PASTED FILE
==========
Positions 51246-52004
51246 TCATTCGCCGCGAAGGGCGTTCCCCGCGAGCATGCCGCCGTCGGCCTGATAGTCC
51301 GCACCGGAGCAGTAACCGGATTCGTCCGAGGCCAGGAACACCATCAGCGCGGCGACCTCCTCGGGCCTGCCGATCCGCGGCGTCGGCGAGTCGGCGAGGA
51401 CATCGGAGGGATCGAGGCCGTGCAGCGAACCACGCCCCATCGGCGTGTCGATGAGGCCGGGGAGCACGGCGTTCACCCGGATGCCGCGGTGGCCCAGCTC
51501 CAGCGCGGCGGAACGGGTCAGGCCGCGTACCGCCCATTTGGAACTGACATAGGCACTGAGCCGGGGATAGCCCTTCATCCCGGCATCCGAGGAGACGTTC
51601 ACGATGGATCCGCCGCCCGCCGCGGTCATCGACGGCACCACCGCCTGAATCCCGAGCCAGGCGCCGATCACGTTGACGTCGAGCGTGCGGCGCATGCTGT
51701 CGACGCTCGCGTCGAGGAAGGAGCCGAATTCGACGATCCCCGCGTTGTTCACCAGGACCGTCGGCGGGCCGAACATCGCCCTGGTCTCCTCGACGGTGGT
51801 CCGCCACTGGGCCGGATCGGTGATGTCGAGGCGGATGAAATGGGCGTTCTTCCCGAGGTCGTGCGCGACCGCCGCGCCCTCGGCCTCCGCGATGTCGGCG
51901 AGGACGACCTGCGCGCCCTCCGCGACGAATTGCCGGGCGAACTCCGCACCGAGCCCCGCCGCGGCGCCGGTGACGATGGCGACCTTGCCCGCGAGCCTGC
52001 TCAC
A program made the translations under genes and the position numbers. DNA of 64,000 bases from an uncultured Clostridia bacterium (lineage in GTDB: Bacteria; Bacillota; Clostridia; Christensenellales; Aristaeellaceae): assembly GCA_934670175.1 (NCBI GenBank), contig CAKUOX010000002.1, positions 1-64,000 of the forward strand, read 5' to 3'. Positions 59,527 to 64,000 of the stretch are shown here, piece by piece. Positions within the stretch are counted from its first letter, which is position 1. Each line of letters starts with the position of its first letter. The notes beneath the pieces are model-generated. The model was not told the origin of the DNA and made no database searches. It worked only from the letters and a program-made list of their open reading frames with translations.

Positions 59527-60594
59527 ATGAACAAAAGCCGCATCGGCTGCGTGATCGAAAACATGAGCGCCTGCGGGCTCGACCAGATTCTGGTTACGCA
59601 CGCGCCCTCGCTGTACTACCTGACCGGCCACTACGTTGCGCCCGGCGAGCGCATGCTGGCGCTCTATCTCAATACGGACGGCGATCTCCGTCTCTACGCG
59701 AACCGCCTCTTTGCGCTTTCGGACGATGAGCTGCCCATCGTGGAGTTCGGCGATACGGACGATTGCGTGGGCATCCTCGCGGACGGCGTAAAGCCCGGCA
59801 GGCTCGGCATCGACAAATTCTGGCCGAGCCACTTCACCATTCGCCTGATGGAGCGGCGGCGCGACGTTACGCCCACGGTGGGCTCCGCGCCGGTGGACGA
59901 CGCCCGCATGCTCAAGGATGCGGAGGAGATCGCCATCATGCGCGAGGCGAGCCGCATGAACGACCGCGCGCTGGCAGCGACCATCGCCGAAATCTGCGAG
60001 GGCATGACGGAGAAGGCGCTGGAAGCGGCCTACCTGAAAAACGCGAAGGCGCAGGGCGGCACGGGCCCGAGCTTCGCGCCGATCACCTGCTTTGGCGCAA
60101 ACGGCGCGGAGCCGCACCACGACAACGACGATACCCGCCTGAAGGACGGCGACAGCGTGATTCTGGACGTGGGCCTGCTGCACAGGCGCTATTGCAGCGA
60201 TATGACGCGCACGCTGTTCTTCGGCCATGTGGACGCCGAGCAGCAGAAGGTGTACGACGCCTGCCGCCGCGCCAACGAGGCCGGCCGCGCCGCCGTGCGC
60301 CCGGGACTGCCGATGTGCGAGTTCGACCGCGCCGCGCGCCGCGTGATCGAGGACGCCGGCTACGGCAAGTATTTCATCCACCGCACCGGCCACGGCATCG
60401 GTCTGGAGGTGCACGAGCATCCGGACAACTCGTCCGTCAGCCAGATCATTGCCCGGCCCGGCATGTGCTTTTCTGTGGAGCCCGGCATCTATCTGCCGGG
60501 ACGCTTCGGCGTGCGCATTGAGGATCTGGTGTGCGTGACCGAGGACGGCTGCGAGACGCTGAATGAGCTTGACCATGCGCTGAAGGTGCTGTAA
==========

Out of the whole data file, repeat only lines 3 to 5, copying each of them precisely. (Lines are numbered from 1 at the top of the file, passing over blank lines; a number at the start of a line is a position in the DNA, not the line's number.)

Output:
51301 GCACCGGAGCAGTAACCGGATTCGTCCGAGGCCAGGAACACCATCAGCGCGGCGACCTCCTCGGGCCTGCCGATCCGCGGCGTCGGCGAGTCGGCGAGGA
51401 CATCGGAGGGATCGAGGCCGTGCAGCGAACCACGCCCCATCGGCGTGTCGATGAGGCCGGGGAGCACGGCGTTCACCCGGATGCCGCGGTGGCCCAGCTC
51501 CAGCGCGGCGGAACGGGTCAGGCCGCGTACCGCCCATTTGGAACTGACATAGGCACTGAGCCGGGGATAGCCCTTCATCCCGGCATCCGAGGAGACGTTC